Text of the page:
Fisher Lads At Hull and Grimsby . At the last meeting of the Holborn Board of Guardians, Mr Hill ( Chairman ) reported with regard to statements made as to the treatment of the boys apprenticed to the smackowners of Great Grimsby and Hull that the boys on shore had been very closely questioned by him without any one else been present. their statements were to the effect that they were kindly treated, and had plenty of food and pocket money and the proceeds of the stock fish. he examined their sleeping accommodation and found the bedding and clothing very satisfactory. he visited the fish market and made inquiries which satisfied him that the lads were well treated. there was a evening school, and some of them had money in the savings-bank. As to the statement that 500 fisher lads were sent to prison, in the course of the year and taken in chains through the streets, he had obtained information from the superintendant of police that 259 were proceeded against; of this number 102 were admonished and discharged, leaving 157 to be dealt with by magistrates; of these 19, charged with felony, were sent to prison and the remainder , accused of disorder and drinkenness, were fined or discharged. he understoood that the treatment of the lads by the smack owners wives was kind and motherly. The report was seconded and adopted with a vote of thanks to Mr Hill. yesterday at the police court the subject was referred to by Mr Travis, the stipendary magistrate. he observed that, however philanthropic people might be inclined to view condition of these lads, very mistaken ideas were entertained on the subject by well intentioned persons who had never been in a court in their lives. he had heared thousands of cases of disobedience and he confessed sympathies were at one time on the part of the boys. Now he believed the balance of good was decidedly on the side of the smack owners. He was always ready to assist the lads if he found they were ill-treated ; but they inflicted the most severe injury upon their masters in a careless and wilful manner. In a case before him a lad had entered into a contract with a good master, who was ready to make a man of him provided he would do that which was right. But after one or two voyages he ran away, and was found at leicester. Mr Travis expressed a hope that people would hear both sides of the question before comming to a conclusion on the statements which had been put forth in reference to the condition of these lads. Tonight Mr Seely M. P will move for an inquiry into the subject in the House of Commons and we trust it may result in the expultion of Hull and Grimsby from the charges that have been made against them.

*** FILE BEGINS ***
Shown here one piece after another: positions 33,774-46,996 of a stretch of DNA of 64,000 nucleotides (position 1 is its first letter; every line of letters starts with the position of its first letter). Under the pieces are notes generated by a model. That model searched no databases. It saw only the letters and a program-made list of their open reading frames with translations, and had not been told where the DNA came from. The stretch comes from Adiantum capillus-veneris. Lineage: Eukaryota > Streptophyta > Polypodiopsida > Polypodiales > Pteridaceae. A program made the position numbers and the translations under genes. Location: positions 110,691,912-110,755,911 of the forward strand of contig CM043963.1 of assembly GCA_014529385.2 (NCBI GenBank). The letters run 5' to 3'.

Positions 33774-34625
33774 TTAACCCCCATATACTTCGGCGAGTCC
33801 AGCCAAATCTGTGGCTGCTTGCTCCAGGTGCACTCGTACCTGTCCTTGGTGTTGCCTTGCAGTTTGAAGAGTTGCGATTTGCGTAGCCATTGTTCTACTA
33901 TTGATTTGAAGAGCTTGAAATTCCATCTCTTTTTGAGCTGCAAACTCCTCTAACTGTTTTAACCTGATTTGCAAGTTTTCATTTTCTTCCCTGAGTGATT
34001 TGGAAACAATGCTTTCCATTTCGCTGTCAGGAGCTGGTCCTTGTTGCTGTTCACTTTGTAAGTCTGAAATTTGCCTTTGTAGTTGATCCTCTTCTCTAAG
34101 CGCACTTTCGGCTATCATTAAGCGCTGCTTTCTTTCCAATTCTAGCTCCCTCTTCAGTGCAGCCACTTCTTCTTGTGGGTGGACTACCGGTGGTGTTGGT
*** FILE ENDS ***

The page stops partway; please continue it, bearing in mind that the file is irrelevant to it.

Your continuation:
Hull Times 09 Jan 1875
|Thomas Rosier fishing smack apprentice was charged by his Master Mr William Leyman with refusing to go to sea on Saturday morning last. The prisoner alleged that his master told him to go ashore on New Years Eve as he was not wanted, he was ordered 30 days imprisonment|
Town Hall, Hull
Right Honourable Sir